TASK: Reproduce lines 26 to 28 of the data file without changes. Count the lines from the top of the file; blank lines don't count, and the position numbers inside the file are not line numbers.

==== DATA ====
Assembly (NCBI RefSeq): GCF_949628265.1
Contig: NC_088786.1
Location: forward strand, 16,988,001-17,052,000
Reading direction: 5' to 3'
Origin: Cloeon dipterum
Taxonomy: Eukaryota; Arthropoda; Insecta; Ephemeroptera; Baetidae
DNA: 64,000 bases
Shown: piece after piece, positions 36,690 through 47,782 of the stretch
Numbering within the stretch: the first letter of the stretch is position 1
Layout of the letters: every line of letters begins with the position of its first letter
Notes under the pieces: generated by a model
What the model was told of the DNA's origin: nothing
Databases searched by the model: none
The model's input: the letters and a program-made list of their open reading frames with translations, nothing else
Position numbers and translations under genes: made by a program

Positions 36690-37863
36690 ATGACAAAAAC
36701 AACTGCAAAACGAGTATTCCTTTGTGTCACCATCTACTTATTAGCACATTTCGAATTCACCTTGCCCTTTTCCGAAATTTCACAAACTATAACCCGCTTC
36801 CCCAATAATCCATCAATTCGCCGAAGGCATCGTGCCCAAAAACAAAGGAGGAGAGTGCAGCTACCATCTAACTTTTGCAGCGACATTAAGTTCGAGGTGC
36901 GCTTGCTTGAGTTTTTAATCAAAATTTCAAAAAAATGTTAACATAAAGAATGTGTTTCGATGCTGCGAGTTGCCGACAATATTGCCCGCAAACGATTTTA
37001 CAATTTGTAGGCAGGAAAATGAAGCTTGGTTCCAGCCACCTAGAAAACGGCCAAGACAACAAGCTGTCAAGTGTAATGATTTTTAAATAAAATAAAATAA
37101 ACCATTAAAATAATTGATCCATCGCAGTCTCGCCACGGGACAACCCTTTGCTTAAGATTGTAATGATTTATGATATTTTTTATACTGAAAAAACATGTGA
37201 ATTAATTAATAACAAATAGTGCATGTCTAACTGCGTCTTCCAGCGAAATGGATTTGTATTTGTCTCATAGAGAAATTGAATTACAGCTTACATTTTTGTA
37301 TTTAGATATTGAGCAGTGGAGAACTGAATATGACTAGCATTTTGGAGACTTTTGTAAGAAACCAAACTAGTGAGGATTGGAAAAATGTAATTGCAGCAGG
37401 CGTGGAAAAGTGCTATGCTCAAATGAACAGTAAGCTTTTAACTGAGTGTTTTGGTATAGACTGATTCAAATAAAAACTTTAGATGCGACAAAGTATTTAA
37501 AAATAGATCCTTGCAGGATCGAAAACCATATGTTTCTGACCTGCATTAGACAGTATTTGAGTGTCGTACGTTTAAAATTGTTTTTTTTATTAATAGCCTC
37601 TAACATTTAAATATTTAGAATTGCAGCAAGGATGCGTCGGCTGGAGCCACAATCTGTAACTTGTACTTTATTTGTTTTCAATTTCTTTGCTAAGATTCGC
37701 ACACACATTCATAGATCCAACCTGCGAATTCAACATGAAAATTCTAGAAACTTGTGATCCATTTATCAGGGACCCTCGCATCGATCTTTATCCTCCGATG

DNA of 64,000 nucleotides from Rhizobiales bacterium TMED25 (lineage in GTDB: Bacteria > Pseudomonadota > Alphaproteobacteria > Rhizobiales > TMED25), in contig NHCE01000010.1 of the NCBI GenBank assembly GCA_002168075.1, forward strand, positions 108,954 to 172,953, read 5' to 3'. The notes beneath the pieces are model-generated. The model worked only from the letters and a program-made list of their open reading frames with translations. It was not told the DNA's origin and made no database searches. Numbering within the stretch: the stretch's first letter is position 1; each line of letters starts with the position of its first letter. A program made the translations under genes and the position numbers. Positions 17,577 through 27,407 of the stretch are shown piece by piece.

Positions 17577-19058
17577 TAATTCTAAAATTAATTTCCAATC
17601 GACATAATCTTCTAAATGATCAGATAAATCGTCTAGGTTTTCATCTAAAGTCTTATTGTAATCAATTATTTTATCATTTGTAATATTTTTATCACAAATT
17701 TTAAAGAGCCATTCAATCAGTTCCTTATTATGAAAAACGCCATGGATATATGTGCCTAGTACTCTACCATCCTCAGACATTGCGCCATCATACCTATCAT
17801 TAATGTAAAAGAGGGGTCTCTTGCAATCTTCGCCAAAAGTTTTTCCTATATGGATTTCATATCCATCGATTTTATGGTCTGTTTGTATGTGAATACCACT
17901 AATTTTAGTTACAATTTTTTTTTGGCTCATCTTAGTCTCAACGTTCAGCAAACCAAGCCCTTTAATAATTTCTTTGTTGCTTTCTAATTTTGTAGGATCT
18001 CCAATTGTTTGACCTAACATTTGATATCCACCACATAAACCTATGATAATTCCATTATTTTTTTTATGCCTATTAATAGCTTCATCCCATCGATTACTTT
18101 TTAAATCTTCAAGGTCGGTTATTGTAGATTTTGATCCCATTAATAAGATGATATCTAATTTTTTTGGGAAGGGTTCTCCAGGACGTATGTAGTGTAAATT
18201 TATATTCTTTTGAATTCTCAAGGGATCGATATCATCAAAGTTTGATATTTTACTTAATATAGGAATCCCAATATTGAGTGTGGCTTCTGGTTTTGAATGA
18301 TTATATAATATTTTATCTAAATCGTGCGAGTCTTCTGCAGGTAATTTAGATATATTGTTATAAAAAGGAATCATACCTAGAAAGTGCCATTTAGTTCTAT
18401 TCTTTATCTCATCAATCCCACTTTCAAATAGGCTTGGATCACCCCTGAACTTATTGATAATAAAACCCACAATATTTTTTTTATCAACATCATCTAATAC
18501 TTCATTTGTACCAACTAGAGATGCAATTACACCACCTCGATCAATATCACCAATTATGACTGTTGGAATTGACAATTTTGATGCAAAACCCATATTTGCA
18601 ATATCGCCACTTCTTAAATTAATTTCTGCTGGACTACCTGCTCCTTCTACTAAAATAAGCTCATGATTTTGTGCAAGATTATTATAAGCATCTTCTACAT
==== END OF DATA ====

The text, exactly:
37501 AAATAGATCCTTGCAGGATCGAAAACCATATGTTTCTGACCTGCATTAGACAGTATTTGAGTGTCGTACGTTTAAAATTGTTTTTTTTATTAATAGCCTC
37601 TAACATTTAAATATTTAGAATTGCAGCAAGGATGCGTCGGCTGGAGCCACAATCTGTAACTTGTACTTTATTTGTTTTCAATTTCTTTGCTAAGATTCGC
37701 ACACACATTCATAGATCCAACCTGCGAATTCAACATGAAAATTCTAGAAACTTGTGATCCATTTATCAGGGACCCTCGCATCGATCTTTATCCTCCGATG